The guides don’t cost €60. Even €60 would be money well spent. Continue reading

Not a People Person

Flash Fiction Month 2020, Day 21

Challenge #9: Write a funny story about something taboo, including something goth.

“Hello there.” The extremely pale, extremely bored-looking waitress approached with a notepad. “Can I start you off with a basket of Fred?”

“What?” said Will.

“It’s on the house, of course,” she clarified.

“Oh, go on then,” said Annabelle, picking up her menu.

Will picked up his own. “What’s ‘Megs Bennedict’?”

“People called Meg with hollandaise sauce,” said Annabelle, without looking up.

Will laughed. “No, seriously.”

“And here’s your Fred,” said the waitress, setting down a basket of gross jiggling flesh lumps on the black silk tablecloth.

“Oh.” He had just spotted the restaurant name on the front of the menu: “Cannibal Café.” He supposed that did explain the rather gruesome skull centrepiece with the candles in the eye sockets.

“Are you ready to order or do you need some more time?” asked the waitress.

“Is your Todd in the hole ethically sourced?”

“Not really.” The waitress shrugged.

There was a loud crash from the kitchen. “Please! I have a family!”

“But it is very fresh,” she added.

Annabelle set her menu neatly on the table in front of her. “I’ll have one of those, please.”

“And for sir?” The waitress turned to Will.

“Uhhh…” From the Herb chicken to the crêpes Suzette, he really wasn’t sure there was anything he wanted. “Do you have any vegetarian options?”

“Yes, of course.” The waitress leaned over to indicate them on the menu with her long black fingernail. “The chicken Kevin and the sloppy Joe are both vegetarian, and the BLT where the ‘B’ stands for ‘Brian’ is actually vegan.”

“Perhaps just a salad?”

“That comes with soylent vinegar.”

Will considered his options. He was really pretty hungry, but he wasn’t sure he wanted to start chowing down on human flesh. He was reasonably confident that was frowned upon by some.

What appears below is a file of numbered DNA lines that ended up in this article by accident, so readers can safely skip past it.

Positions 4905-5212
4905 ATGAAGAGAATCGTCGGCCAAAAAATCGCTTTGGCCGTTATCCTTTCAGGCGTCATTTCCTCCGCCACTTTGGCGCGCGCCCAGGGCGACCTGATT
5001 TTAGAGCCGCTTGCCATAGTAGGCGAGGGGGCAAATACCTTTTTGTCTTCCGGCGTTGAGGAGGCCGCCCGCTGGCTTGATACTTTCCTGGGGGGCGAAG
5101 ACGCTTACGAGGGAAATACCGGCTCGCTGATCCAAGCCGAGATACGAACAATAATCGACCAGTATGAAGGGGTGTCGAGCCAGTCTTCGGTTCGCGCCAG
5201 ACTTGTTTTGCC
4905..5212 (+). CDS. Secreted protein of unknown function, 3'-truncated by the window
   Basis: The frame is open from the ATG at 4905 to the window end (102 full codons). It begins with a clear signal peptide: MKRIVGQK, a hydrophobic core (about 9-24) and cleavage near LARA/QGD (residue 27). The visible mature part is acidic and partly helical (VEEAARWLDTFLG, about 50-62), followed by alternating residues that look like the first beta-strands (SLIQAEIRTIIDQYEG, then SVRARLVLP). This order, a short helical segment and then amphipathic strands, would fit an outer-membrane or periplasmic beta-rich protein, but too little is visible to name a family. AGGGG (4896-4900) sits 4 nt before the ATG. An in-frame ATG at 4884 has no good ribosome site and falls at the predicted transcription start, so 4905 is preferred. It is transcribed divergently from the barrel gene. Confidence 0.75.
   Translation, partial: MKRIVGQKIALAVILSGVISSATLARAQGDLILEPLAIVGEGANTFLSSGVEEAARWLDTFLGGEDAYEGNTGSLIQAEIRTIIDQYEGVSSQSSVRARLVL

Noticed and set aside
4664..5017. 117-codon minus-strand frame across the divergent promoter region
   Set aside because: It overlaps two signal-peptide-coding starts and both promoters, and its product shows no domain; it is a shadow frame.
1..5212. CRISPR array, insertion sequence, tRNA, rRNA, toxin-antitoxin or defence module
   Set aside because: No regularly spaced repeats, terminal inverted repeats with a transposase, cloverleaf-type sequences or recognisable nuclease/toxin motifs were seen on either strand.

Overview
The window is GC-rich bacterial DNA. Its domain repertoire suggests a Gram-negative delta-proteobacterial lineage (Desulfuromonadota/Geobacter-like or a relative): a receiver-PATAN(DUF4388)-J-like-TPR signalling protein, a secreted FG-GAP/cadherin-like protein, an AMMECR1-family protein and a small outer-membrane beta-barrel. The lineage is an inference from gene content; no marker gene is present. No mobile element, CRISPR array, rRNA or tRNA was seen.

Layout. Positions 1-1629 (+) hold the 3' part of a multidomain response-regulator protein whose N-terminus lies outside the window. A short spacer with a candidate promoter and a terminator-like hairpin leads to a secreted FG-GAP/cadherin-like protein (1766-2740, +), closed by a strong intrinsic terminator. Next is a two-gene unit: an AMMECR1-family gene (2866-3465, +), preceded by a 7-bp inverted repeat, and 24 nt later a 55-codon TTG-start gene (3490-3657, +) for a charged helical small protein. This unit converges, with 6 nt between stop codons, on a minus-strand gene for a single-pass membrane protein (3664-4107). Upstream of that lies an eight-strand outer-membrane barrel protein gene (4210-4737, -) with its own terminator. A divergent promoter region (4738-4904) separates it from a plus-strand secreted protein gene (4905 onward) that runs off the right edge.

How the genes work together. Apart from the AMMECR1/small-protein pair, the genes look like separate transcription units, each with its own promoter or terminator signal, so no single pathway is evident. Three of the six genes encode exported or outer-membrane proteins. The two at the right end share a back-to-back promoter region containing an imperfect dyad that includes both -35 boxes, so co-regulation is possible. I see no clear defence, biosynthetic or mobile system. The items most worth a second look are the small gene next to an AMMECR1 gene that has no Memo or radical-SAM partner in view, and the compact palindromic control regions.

At last, the solution dawned upon him.

“Can I just order from the kids menu?”

If you’ve enjoyed this story, you can find my work from previous Flash Fiction Months collected in these books:

OCR is Not the Only Font Cover REDESIGN (Barbecued Iguana)Red Herring Cover (Barbecued Iguana design)Bionic Punchline eBook CoverOsiris Likes This Cover

Click any cover to find that book in your choice of format.

No Fate

Flash Fiction Month 2020, Day 18

Challenge #8: Write a story of exactly 55 words that includes both a birth and a death, and an element of love.

The cyborg’s head exploded, spraying brains and microchips everywhere.

“Sandra Connet.” The sunglasses lady pumped her shotgun. “I am you from the future. The child you have birthed will become leader of the resistance.”

“Want to make out?”

“Affirmative.”

It was either super hot or super gross, depending how you feel about self-on-self time-travel romance.

If you’ve enjoyed this story, you can find my work from previous Flash Fiction Months collected in these books:

OCR is Not the Only Font Cover REDESIGN (Barbecued Iguana)Red Herring Cover (Barbecued Iguana design)Bionic Punchline eBook CoverOsiris Likes This Cover